Employers are still desperate for workers. Layoffs are rare, despite anecdotes to the contrary. Quitting remained elevated, but the “Great Resignation” isn’t getting worse (for now). Let’s take a tour through the latest April release of the Job Openings and Labor Turnover Survey (JOLTS) report.
Job openings declined in April to 11.4 million from an all-time high of 11.9 million in March. This level is about 60% above the pre-pandemic number of job openings. And while the gap between unemployed persons (5.9 million) and openings closed a bit, it’s still very wide at 5.5 million. There is a fundamental imbalance in this ‘tight’ labor market: more demand for workers than the supply of hireable candidates.
A higher job openings rate (which is calculated by dividing the number of job openings by the sum of total employment and job openings) signals a stronger demand for workers. How employers actually translate openings into hires – that’s the hires rate. A more challenging recruiting environment emerges when the gap between the opening rate and hiring rate grows (holding retention constant). However, retention is not constant: the quits rate measures the willingness of workers to leave their job, often because they got a better offer elsewhere. So, a high quits rate is a sign of a strong labor market. The layoffs rate is the inverse: the lower it is, the stronger the labor market, but in recessions, layoffs rise.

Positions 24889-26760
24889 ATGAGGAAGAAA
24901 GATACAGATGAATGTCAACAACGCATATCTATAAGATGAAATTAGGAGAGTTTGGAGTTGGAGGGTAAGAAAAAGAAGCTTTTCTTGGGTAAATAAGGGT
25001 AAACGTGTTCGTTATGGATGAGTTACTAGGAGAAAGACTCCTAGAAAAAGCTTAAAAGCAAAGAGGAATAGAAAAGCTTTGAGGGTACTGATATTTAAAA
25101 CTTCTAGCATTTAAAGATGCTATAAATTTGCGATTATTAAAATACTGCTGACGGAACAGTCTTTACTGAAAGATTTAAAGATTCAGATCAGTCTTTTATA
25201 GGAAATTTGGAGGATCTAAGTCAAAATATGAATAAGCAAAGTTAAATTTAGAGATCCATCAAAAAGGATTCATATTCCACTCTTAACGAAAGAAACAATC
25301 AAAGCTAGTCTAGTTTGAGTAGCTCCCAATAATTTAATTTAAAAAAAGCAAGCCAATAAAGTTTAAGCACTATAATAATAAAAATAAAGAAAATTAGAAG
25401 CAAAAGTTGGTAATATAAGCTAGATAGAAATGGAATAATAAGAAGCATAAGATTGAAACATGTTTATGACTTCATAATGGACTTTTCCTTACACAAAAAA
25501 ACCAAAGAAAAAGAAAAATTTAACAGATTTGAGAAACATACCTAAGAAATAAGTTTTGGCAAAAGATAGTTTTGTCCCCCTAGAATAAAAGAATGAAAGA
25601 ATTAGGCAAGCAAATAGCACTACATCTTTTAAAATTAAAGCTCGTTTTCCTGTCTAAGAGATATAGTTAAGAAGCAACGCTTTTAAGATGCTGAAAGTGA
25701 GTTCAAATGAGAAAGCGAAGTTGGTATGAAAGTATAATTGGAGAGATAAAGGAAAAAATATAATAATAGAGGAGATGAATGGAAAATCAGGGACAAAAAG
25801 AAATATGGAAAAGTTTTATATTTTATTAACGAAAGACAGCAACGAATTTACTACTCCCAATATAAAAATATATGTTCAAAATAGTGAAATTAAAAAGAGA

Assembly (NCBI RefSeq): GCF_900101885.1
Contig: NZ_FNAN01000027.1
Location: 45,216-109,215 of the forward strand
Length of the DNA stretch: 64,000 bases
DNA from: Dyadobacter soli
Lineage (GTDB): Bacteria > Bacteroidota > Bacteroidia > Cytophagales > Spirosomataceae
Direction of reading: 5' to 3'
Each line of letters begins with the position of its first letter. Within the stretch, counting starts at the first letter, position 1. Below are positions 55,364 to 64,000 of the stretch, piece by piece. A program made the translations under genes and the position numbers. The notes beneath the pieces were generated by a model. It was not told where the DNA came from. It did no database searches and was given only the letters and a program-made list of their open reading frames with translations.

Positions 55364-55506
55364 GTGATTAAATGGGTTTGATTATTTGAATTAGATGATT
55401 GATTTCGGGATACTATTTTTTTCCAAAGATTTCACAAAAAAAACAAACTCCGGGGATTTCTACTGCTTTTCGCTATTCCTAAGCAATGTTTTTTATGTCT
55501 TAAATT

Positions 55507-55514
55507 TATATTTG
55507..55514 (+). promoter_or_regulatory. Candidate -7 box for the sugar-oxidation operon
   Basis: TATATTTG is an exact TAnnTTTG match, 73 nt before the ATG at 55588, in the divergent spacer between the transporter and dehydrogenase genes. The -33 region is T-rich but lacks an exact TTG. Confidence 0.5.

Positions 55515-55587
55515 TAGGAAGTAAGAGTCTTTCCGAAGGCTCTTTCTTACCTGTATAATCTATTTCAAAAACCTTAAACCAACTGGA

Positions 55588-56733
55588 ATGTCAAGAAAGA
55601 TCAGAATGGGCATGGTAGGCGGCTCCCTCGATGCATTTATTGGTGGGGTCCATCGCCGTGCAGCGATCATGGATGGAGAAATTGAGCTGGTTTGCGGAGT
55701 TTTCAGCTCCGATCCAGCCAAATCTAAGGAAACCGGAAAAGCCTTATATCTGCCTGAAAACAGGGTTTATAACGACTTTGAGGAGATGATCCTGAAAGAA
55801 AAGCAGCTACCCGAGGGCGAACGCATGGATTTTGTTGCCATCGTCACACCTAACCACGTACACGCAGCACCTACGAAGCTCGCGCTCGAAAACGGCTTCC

So what happened in April? The job openings rate ticked down slightly, to 7%. That is far above the rate seen pre-pandemic, which was below 5%. And, crucially, it’s far above the hires rate (4.4%). The quits rate was flat at 2.9%, near an all-time high. The layoffs rate dipped to a series low of 0.8%.
Below the same chart is replicated for six key industries: construction, manufacturing, transportation & warehousing, finance & insurance, retail, and healthcare.
Healthcare openings declined sharply, but with the openings rate at 8.1%, the gap between openings and hiring remains very wide. Otherwise, quits are flat and layoffs are nearly nonexistent. (“Quits” being shorthand for the quits rate – the percentage of workers who quit in a given month.)
Retail, comparatively, has a much smaller gap between its openings and hires rates. Quits are much higher (no surprise).
Transportation & warehousing openings rebounded after a decline over the last few months. However, hiring did not pick up much.
Finance & insurance job openings are near an all-time high, while quits have been rising (the “Great White Collar Resignation”?). Layoffs are not happening.
Manufacturing job openings have never been higher – more than double the level pre-pandemic and growing. The hiring rate (4%) just can’t keep up. Quits are average in this sector.
Construction, funnily enough, has had a good balance between openings and hires over the last year, with quits typical. Now a slight increase in openings over hires has emerged.